• diabetic neuropathies
  • chronic pain
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Introduction

Diabetes affects 8.5% of the total adult population.1 Elevated sugar levels over time can produce tissue damage at different levels to the nervous system. Among the various forms of diabetic neuropathy, distal symmetrical polyneuropathy (DSPN) is the most common long-term diabetic complication, affecting up to 50% of patients with diabetes.2 Of those with DSPN, 13% report pain associated with the DSPN,3 which impacts on their daily activities and quality of life. DSPN is defined as a bilateral, length-dependent sensorimotor neuropathy.4 Typically, symptoms of DSPN are initially localized at the toes, before progressively affecting the feet and lower legs. DSPN in the hands is less common, and generally manifests itself after DSPN has developed in the lower limbs. Other forms of diabetic neuropathy may coexist, like cardiovascular autonomic neuropathy or atypical forms of diabetic neuropathy (eg, carpal tunnel syndrome).5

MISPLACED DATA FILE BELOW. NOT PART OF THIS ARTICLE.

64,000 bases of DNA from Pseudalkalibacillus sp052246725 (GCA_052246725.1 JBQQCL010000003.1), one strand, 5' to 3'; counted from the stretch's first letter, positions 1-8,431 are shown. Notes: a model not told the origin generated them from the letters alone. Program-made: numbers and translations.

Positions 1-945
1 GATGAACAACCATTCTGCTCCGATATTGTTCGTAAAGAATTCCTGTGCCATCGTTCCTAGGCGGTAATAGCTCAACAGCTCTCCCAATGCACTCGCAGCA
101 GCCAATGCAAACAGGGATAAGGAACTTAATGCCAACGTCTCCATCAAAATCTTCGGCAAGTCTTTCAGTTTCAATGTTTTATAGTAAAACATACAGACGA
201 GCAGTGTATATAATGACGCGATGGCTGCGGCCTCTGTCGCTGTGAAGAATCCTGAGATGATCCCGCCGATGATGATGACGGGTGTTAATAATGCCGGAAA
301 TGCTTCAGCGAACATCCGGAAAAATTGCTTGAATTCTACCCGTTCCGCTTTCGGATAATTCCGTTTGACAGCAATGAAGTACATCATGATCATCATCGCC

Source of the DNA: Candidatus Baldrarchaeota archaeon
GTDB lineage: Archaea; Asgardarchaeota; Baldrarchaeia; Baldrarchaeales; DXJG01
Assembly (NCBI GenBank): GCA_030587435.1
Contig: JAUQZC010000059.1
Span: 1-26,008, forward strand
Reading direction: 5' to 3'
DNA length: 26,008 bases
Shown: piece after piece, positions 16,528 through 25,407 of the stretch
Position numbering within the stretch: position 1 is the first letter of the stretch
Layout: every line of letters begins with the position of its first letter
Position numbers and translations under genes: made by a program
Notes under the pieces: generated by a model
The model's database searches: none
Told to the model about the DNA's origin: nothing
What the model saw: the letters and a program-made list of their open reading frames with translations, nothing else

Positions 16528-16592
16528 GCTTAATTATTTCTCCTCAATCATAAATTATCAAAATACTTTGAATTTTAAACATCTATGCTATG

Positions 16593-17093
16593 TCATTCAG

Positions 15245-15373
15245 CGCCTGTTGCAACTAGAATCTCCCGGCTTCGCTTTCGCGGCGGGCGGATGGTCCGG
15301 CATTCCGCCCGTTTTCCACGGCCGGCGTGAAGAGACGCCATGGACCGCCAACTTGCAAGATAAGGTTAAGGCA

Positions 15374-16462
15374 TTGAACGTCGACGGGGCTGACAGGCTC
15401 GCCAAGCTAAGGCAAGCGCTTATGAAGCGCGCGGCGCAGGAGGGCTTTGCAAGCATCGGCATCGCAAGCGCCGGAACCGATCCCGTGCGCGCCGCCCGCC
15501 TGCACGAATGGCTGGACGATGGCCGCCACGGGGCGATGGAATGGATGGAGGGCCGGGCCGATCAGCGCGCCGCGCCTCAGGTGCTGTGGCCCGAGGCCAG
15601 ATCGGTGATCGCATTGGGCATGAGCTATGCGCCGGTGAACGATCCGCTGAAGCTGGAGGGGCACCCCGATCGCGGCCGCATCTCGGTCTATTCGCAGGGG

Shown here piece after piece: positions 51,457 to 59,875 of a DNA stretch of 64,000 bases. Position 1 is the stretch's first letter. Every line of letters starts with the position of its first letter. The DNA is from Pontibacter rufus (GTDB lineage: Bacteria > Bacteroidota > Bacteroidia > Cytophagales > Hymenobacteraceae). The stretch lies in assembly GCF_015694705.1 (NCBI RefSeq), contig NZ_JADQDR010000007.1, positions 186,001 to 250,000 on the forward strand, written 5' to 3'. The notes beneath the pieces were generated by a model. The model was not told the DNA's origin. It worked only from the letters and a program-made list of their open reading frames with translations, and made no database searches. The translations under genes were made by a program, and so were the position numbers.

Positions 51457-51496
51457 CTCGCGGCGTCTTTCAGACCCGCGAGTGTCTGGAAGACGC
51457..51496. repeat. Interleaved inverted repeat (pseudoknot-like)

DSPN affects multiple nerves and various nerve fiber types.4 Sensory nerve fibers are typically affected before motor nerve fibers.6 In the early stages, small-diameter sensory nerve fibers responsible for thermal, electrical and pain perception (ie, Aδ and C-fibers) are affected.7 As DSPN progresses, large-diameter sensory nerve fibers responsible for touch and vibration perception (ie, Aβ and Aγ fibers) are affected.8 This may manifest itself clinically as either loss of nerve function resulting in hypoalgesia (small-diameter nerve fibers) or hypoesthesia (large-diameter nerve fibers) or gain of function, resulting in pain (small-diameter nerve fibers) or paraesthesia (large-diameter nerve fibers). Motor neuropathy (Aα fibers) may result in muscle weakness and may contribute to muscle cramps.8